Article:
Elisa E. Konofagou, PHD
Robert and Margaret Hariri Professor of Biomedical Engineering
Theme Keynote | Theme 2: Biomedical Imaging and Image Processing
Elisa Konofagou is the Robert and Margaret Hariri Professor of Biomedical Engineering and Professor Radiology as well as Director of the Ultrasound and Elasticity Imaging Laboratory at Columbia University in New York City. Her main interests are in the development of novel theranostic and therapeutic ultrasound methods for the advancement of therapeutic ultrasound. Elisa has co-authored over 270 published articles in the aforementioned fields. She is recipient of the CAREER award by the National Science Foundation (NSF), the Nagy award by the National Institutes of Health (NIH), the Technological Achievement Award by the Institute of Electrical and Electronic Engineers (IEEE) Engineering in Medicine and Biology society (EMBS), the Carl Hellmuth Hertz Ultrasonics Award by the IEEE Society in Ultrasonics, Ferroelectrics and Frequency Control (UFFC) gas well as additional recognitions by the American Heart Association, the Acoustical Society of America, the American Institute of Ultrasound in Medicine, the American Association of Physicists in Medicine, the Wallace H. Coulter foundation, the Bodossaki foundation, the Society of Photo-optical Instrumentation Engineers (SPIE) and the Radiological Society of North America (RSNA).Elisa is an Elected Member of the National Academy of Medicine (US), an Elected Fellow in multiple organizations including the IEEE, the American Institute of Biological and Medical Engineering (AIMBE) and of the Acoustical Society of America (ASA).
Talk title: Theranostic ultrasound: Bridging the imaging and therapeutic capabilities of ultrasound
Dr Daniel Timms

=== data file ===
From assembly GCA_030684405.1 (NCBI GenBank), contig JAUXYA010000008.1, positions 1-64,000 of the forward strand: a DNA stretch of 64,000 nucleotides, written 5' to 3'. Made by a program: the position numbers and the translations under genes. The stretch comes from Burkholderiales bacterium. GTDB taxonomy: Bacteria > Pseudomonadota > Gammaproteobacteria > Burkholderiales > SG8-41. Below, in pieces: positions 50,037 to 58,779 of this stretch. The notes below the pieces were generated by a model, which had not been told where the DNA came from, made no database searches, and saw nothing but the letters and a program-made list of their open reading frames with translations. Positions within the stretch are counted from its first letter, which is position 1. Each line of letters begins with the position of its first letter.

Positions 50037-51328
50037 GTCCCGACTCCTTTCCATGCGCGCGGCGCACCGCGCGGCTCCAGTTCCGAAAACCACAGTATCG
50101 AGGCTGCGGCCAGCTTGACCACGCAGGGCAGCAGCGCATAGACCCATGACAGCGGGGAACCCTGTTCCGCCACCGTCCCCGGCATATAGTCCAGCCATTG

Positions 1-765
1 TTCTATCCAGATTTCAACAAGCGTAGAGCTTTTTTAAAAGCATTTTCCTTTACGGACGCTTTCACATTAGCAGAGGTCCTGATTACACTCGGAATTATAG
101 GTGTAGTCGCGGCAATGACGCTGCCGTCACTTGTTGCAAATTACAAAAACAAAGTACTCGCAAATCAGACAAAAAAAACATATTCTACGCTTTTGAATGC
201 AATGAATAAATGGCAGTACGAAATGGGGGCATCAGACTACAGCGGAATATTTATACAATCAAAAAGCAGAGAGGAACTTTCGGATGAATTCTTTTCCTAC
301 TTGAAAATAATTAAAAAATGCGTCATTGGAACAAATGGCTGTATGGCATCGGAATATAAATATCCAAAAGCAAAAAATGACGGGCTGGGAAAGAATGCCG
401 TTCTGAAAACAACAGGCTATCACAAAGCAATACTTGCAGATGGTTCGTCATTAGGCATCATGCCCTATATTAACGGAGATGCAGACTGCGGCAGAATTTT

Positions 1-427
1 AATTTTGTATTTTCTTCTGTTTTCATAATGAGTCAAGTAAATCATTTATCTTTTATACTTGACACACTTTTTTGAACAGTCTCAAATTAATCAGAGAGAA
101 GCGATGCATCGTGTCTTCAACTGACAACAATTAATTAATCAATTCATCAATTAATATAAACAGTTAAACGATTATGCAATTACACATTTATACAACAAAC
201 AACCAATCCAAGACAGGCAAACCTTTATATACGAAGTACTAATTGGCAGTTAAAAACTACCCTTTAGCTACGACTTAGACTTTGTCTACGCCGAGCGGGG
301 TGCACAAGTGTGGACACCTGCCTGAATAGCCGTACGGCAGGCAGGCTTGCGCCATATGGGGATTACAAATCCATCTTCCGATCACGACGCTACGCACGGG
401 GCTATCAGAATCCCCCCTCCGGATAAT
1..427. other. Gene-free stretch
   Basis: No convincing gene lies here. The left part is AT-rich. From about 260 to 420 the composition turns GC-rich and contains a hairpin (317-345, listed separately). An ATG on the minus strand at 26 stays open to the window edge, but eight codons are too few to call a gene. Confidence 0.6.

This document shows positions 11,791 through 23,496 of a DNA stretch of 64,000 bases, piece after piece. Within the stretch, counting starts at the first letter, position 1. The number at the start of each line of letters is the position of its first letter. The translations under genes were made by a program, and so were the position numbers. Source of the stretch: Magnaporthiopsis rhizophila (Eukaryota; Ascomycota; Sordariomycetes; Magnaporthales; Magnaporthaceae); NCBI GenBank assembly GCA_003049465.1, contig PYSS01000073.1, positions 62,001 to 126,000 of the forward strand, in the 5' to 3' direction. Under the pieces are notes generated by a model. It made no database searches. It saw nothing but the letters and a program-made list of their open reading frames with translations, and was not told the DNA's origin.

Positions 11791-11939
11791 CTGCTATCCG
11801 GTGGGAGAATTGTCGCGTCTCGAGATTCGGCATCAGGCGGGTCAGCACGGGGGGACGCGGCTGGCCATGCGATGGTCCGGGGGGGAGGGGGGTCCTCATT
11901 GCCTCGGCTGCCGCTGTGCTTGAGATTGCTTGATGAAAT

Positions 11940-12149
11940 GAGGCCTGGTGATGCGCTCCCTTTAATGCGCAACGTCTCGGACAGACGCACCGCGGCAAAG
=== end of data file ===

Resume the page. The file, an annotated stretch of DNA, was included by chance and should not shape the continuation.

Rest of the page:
Theme Keynote |
Dr Timms has devoted his research and development career to the advancement of cardiovascular devices, focusing on rotary blood pump technology to treat congestive heart failure. He has led the development of multiple devices and research programs in Australia, Germany and the USA, and is the founder and CTO of BiVACOR, Inc., Houston, TX, USA, a company dedicated to the development of a rotary total artificial heart (www.bivacor.com). Dr Timms completed his postdoctoral training at The Prince Charles Hospital, founding the innovative cardiovascular engineering and technology laboratory (ICET Lab) Brisbane, Australia, and at the Helmholtz Institute, Aachen, Germany, one of Europe’s leading cardiovascular device research centers. Following this, he held the position of Associate Director for Cardiac Support at the Texas Heart Institute (THI), managing the cardiovascular engineering projects within the Institute. Dr Timms founded BiVACOR Pty Ltd in Australia in 2008, followed by BiVACOR Incorporated in 2013 in the USA. He is currently appointed to the Board of Directors of the International Society of Mechanical Circulatory Support and was the recipient of the Young Alumnus of the year award in 2013 from Queensland University of Technology and was a QLD finalist for Australian of the Year in 2023.